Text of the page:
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In my systems programming class we are working on a small, simple hobby OS. Personally I have been working on an ATA hard disk driver. I have discovered that a single line of code seems to cause a fault which then immediately reboots the system. The code in question is at the end of my interrupt service routine for the IDE interrupts. Since I was using the IDE channels, they are sent through the slave PIC (which is cascaded through the master). Originally my code was only sending the end-of-interrupt byte to the slave, but then my professor told me that I should be sending it to the master PIC as well.

SO here is my problem, when I un-comment the line which sends the EOI byte to the master PIC, the systems triple faults and then reboots. Likewise, if I leave it commented the system stays running.

_outb( PIC_MASTER_CMD_PORT, PIC_EOI );  // this causes (or at least sets off) a triple fault reboot
_outb( PIC_SLAVE_CMD_PORT, PIC_EOI );

Without seeing the rest of the system, is it possible for someone to explain what could possibly be happening here?

NOTE: Just as a shot in the dark, I replaced the _outb() call with another _outb() call which just made sure that the interrupts were enable for the IDE controller, however, the generated assembly would have been almost identical. This did not cause a fault.

*_outb() is a wrapper for the x86 OUTB instruction.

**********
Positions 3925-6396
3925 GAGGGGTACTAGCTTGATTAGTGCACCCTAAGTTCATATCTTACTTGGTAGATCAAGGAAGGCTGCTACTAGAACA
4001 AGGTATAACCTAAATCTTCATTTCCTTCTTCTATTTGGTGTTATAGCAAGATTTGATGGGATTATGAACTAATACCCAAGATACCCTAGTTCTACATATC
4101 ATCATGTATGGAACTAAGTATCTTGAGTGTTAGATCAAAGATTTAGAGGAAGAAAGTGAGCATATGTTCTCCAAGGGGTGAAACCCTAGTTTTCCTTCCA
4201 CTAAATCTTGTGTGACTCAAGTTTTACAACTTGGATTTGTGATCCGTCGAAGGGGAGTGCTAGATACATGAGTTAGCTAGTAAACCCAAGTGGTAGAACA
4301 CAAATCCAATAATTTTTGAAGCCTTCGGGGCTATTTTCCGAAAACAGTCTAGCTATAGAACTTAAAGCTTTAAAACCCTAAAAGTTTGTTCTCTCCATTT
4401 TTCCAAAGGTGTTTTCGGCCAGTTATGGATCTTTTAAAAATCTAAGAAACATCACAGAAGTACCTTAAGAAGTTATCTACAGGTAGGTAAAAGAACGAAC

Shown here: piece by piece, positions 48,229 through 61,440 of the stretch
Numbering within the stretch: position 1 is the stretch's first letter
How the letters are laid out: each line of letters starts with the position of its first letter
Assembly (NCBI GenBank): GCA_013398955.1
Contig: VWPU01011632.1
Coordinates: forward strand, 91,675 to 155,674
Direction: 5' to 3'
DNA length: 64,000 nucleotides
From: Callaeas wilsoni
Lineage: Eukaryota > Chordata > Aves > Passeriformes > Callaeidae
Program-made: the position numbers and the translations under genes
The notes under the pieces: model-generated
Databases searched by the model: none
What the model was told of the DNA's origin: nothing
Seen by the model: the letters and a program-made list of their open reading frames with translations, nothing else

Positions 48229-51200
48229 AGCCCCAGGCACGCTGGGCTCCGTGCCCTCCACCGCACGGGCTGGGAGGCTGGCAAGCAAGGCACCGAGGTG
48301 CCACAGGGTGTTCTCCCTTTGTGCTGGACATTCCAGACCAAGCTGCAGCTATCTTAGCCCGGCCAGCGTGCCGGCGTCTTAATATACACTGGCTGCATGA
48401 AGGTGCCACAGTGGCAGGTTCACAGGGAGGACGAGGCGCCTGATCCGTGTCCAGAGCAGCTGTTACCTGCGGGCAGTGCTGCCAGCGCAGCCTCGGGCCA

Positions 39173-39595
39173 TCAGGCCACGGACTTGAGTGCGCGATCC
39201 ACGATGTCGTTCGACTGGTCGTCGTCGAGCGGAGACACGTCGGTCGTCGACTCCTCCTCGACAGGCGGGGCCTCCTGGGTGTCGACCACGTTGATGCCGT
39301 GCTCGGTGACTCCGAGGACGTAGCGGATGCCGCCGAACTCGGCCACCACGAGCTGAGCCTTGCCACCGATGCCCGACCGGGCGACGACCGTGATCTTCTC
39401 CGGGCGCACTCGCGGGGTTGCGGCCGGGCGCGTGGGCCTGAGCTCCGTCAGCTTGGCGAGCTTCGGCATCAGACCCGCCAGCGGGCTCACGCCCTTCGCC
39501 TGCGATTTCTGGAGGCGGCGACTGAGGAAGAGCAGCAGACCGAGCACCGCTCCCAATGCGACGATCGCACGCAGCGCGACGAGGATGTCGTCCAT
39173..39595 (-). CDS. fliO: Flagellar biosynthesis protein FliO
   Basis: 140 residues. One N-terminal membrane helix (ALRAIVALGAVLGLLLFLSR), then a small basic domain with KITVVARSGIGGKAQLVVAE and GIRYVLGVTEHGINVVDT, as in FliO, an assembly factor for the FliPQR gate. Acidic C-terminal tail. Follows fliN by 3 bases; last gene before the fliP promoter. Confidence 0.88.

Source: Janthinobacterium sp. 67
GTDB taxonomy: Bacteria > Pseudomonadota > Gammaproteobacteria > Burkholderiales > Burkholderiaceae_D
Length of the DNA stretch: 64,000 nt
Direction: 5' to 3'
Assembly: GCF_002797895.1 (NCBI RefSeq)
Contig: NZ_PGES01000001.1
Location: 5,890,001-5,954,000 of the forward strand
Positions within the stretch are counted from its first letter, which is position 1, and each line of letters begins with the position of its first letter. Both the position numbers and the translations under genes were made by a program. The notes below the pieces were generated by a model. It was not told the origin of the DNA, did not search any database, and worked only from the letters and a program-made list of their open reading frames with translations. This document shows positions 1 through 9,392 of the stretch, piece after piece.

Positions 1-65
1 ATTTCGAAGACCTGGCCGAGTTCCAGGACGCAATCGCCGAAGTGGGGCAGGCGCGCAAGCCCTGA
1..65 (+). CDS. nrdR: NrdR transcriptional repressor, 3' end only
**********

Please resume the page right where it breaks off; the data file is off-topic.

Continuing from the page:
What is so special about my function to send EOI to the master PIC that is an issue?

I realize without seeing the code this may be impossible to answer, but thanks for looking!

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2 Answers 2

up vote 3 down vote accepted

Triple faults usually point to a stack overflow or odd stack pointer. When a fault or interrupt occurs, the system immediately tries to push some more junk onto the stack (before invoking the fault handler). If the stack is hosed, this will cause another fault, which then tries to push more stuff on the stack, which causes another fault. At this point, the system gives up on you and reboots.

I know this because I actually have a silly patent (while working at Dell about 20 years ago) on a way to cause a CPU reset without external hardware (used to be done through the keyboard controller):

   MOV ESP,1
   PUSH EAX    ; triple fault and reset!

An OUTB instruction can't cause a fault on its own. My guess is you are re-enabling an interrupt, and the interrupt gets triggered while something is wrong with your stack.

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When you re-enable the PIC, are you doing it with the CPU's interrupt flag set, or cleared (ie. are you doing it sometime after a CLI opcode, or, sometime after an STI opcode)?

Assuming that the CPU's interrupt flag is enabled, your act of re-enabling the PIC allows any pending interrupts to reach the CPU: which would interrupt your code, dispatch to a vector specified by the IDT, etc.

So I expect that it's not your opcode that's directly causing the fault: rather, what's faulting is code that's run as the result of an interrupt which happens as a result of your re-enabling the PIC.

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I wish that were the case, but we have code to automatically disable the flag. So I am quite sure that is not the issue. –  Mr. Shickadance May 20 '09 at 15:02
    
It was disabled when your ISR was entered, but might it have been reenabled inside your ISR? Have you looked at the flag, and/or issued another CLI, just before issuing EOI? –  ChrisW May 20 '09 at 15:53
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